Jablonka (2012) Behavioral epigenetics in ecological context. Behavioral Ecology. First published online: July 25.
Excerpt: “Behaviors that are mediated by early, socially-mediated learning, which develop during sensitive periods, and that have long-term consequences are likely to have distinct epigenetic correlates. Members of different populations of the same species that differ in socially-mediated behaviors such as their … their sexual (e.g., homosexual) behavior, or their stable food preferences, are likely to have epigenetic correlates…”
See for example: Human pheromones and food odors: epigenetic influences on the socioaffective nature of evolved behaviors.
My comment: I have detailed epigenetic cause, not epigenetic correlates of genetically predisposed sexual orientation.
LeVay (2011) “James Kohl, an independent researcher who also markets “human pheromones” to the general public, believes that pheromones may have a primary influence in setting up a person’s basic sexual orientation. Other, more consciously perceived aspects of attractiveness, such as facial appearance, are attached to a person’s basic orientation through a process of association during early postnatal life, according to Kohl. 35”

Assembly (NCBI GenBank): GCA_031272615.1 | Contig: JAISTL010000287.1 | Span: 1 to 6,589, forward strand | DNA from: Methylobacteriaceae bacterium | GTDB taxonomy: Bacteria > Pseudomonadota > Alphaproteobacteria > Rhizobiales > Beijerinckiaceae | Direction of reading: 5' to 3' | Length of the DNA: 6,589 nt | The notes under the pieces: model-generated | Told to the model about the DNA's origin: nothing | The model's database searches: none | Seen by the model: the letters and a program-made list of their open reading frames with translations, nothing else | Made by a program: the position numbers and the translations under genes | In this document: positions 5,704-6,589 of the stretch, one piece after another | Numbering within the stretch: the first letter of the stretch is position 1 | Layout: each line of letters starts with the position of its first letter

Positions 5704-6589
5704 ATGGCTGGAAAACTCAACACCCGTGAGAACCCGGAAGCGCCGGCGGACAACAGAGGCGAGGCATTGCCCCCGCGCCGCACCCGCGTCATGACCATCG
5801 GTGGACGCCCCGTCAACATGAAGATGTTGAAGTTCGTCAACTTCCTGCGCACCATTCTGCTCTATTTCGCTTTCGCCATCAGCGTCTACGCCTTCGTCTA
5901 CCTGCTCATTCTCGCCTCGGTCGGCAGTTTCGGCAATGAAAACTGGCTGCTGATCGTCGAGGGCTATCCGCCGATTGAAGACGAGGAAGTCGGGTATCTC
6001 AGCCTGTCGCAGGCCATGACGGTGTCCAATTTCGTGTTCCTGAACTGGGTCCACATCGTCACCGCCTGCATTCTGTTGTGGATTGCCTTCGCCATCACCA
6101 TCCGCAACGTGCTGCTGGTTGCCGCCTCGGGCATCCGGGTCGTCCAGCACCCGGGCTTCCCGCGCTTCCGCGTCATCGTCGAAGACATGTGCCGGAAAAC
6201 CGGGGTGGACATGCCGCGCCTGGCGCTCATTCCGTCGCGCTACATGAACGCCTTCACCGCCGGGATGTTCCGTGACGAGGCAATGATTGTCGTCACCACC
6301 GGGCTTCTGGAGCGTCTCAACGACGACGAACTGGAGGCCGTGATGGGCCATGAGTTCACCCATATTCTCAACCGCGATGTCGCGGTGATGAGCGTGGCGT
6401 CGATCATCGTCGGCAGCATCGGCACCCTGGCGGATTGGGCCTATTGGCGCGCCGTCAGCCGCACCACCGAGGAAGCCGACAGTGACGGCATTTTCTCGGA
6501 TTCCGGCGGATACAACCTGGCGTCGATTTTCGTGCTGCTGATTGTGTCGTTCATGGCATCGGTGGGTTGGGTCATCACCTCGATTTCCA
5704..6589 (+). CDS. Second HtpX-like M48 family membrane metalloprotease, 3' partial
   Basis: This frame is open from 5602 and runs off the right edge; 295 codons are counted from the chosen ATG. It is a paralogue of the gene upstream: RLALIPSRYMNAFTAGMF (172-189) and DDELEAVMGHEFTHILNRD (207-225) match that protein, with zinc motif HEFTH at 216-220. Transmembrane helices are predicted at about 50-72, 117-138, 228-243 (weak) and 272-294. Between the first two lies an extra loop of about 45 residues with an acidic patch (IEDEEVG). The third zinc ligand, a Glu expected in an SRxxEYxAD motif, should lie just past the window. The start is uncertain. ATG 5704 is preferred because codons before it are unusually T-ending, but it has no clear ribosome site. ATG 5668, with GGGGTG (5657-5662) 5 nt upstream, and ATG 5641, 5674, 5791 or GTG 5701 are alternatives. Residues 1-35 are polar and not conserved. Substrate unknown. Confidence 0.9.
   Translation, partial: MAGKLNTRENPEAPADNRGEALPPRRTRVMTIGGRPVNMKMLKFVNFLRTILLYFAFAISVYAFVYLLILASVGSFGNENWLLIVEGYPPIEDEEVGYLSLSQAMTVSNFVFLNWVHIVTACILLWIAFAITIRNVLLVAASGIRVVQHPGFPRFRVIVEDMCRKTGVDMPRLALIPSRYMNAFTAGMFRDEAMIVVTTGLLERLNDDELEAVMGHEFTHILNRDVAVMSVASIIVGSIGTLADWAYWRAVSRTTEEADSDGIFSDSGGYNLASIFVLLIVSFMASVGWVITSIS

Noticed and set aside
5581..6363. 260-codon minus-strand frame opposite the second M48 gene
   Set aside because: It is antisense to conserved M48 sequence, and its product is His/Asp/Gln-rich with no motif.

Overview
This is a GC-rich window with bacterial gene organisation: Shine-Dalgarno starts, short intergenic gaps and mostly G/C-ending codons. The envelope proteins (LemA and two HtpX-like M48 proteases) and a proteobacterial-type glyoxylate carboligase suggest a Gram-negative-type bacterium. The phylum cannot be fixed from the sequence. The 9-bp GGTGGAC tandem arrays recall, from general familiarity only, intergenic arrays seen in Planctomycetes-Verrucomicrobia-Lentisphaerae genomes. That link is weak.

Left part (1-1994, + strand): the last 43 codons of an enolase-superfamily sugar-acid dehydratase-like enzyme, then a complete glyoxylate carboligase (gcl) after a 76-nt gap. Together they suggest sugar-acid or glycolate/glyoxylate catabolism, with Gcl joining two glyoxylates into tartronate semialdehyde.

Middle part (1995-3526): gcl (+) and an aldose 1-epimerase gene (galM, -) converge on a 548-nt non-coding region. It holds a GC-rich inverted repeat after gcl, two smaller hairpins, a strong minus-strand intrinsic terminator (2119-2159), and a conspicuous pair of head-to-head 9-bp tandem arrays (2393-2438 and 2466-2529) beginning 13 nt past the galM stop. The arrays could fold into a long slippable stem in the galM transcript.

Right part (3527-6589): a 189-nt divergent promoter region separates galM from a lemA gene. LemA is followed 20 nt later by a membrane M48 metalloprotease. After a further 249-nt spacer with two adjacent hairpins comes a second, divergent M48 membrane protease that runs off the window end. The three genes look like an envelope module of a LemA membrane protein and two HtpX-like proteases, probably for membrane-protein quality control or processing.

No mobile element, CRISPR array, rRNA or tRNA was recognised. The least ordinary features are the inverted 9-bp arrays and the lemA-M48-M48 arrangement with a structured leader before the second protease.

This model is attractive in that it solves the “binding problem” of sexual attraction. By that I mean the problem of why all the different features of men or women (visual appearance and feel of face, body, and genitals; voice quality, smell; personality and behavior, etc.) attract people as a more or less coherent package representing one sex, rather than as an arbitrary collage of male and female characteristics. If all these characteristics come to be attractive because they were experienced in association with a male- or female-specific pheromone, then they will naturally go together even in the absence of complex genetically coded instructions.”
My comment: Jablonka alludes to epigenetic correlates when I have modeled epigenetic cause, which has been addressed by LeVay in his book on the development of sexual preferences. Therefore, when the question arises Can Epigenetics Explain Homosexuality? as it recently did, can I simply say that the question has been asked and answered in a series of my published works (with and without co-authors)? How might others become better informed about the answer to such questions? Are they not reading my published works, or simply ignoring them while they wait for a consensus to be reached so that they can claim they always believed that epigenetics explained homosexuality in the same way epigenetics explains heterosexuality. Does anyone still think there should be one model that explains heterosexual preferences and food preferences but another that explains homosexual preferences?